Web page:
Cultural Sustainability Certificates
Advance your career with flexible professional certificates focused on the skills you need.
DOCUMENTING COMMUNITIES: PUTTING STORIES TO WORK
This certificate program is grounded in ethical practice that honors and interrogates community identity and self-representation, skills most often associated with the liberal arts. Through our approach to community documentation, students will gain a deeper mastery of critical inquiry, dialogical research principles and deep listening.
|Next start date||August 24, 2020|
|Post-baccalaureate Certificate Cost||$6,000|
|Student & Technology Fees||$780|
|Total estimated program cost||$6,780|
CSP 600: Introduction to Cultural Sustainability (3 credits)
Students are introduced to the basic ethical and cultural implications for working in any community, including documentation. What practices, orientations, and frameworks are helpful and important to effectively work with communities to support the culture that matters to them? Students gain insights into the interdisciplinary theoretical foundations of cultural sustainability through readings, discussion, and reflection on cultural activism and inquiry.
CSP 610: Cultural Documentation (3 credits)
Cultural documentation provides an orientation and foundation in the methodologies used to understand and engage with the cultural processes and assets of value to communities. This course introduces best practices in cultural documentation, the use of ethnographic fieldwork and digital media to record and understand culture, and the ethical and practical issues involved in appropriately and effectively engaging with people in a variety of community contexts.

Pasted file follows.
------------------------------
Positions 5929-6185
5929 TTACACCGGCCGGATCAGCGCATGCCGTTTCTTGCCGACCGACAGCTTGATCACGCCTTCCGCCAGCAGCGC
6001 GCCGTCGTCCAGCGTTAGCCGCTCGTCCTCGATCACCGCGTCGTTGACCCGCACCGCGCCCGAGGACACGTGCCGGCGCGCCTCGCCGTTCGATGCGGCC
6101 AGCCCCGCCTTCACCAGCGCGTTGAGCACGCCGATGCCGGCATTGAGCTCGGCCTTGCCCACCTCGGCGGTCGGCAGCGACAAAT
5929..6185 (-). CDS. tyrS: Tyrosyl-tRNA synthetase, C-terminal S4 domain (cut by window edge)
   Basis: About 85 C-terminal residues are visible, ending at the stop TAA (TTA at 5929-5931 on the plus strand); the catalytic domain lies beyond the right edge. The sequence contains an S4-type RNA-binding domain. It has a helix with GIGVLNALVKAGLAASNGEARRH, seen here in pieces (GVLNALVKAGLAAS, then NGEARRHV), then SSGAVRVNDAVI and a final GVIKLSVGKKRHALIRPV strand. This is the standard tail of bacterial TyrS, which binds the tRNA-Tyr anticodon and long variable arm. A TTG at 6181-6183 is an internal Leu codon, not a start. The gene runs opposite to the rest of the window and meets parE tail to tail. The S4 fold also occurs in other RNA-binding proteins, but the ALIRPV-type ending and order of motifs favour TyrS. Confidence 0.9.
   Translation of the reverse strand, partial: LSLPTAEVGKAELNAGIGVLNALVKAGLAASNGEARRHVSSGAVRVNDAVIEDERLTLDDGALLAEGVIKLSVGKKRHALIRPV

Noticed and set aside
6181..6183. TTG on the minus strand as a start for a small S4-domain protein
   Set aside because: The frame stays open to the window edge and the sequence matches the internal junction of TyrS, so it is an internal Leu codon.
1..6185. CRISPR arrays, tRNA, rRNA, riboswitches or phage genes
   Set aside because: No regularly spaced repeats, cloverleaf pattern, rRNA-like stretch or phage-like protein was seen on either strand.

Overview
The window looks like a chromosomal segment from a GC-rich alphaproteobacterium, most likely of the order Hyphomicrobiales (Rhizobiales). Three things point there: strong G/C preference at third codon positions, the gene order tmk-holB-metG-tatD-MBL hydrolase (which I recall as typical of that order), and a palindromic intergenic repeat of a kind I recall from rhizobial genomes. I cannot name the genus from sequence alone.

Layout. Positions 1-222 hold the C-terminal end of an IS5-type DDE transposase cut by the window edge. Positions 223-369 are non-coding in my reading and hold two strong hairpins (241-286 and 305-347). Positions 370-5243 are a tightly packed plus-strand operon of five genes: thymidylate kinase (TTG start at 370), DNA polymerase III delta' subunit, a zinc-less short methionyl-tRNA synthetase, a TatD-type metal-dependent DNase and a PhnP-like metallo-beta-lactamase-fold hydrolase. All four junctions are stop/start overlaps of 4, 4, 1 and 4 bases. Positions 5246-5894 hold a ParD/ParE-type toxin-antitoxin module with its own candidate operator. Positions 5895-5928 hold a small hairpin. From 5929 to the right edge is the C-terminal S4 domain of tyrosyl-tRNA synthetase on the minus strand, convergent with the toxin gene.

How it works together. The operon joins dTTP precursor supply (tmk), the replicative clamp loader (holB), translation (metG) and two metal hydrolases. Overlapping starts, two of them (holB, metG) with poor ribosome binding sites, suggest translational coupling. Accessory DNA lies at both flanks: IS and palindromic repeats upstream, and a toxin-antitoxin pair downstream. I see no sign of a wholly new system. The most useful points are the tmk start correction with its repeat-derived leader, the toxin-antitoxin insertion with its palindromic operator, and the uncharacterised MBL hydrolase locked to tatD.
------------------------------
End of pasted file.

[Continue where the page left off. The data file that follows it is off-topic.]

CSP 610F: Cultural Documentation Field Lab (1.5 credits)
The Cultural Documentation Field Lab provides the opportunity for students to apply the skills, tools, and perspectives they have explored in Introduction to Cultural Documentation to their own work. In this course students will undertake a cultural documentation project in a community selected in consultation with the instructor and will be expected to submit a professional quality body of fieldwork material including notes, resource listings, and media along with a report detailing and analyzing on their findings. Prerequisite: CSP610.
CSP 660: Oral History (3 credits)
Oral history is both a process (doing an interview) and a product (the recorded interview); both fun (listening to another person’s story) and challenging (making sense of another person’s story). It is a form of first-person, personal narrative, a mode of self-representation that includes ethnography, storytelling, and memoir. This course is divided into three broad topics: doing oral history (project planning and interviewing), interpreting oral history (issues of memory and narrative), and using oral history (putting oral history to work in the world). Legal and ethical issues, digital media, and activism are also important aspects of oral history as it is practiced today, and discussion of these topics will be addressed throughout the course. For their major assignment, students will follow professional practice for oral history as they plan, conduct, follow up on, and interpret one or more interviews with a person/people on a topic related to the student’s academic and/or professional interests.
CSP 670 A, B or C: Ethnographic Methodologies (1.5 credits)
Students will choose one. At the heart of cultural sustainability is the ability to appropriately perceive need, value, cultural knowledge, meaning, and voice from the emic (insider's) perspective. Ethnography is a qualitative research strategy that engages cultural workers with community members to explore and represent cultural phenomena. This is community-action research. Literally, ethnography is a means to represent graphically (in writing, photography, film) the culture (ethno) of a people. This course is offered in three sections, each of which focuses on specific methodologies. The certificate student will choose one of the three sections: research, visual ethnography or ethnographic writing.
HUMANITARIAN LEADERSHIP & ETHICAL ADVOCACY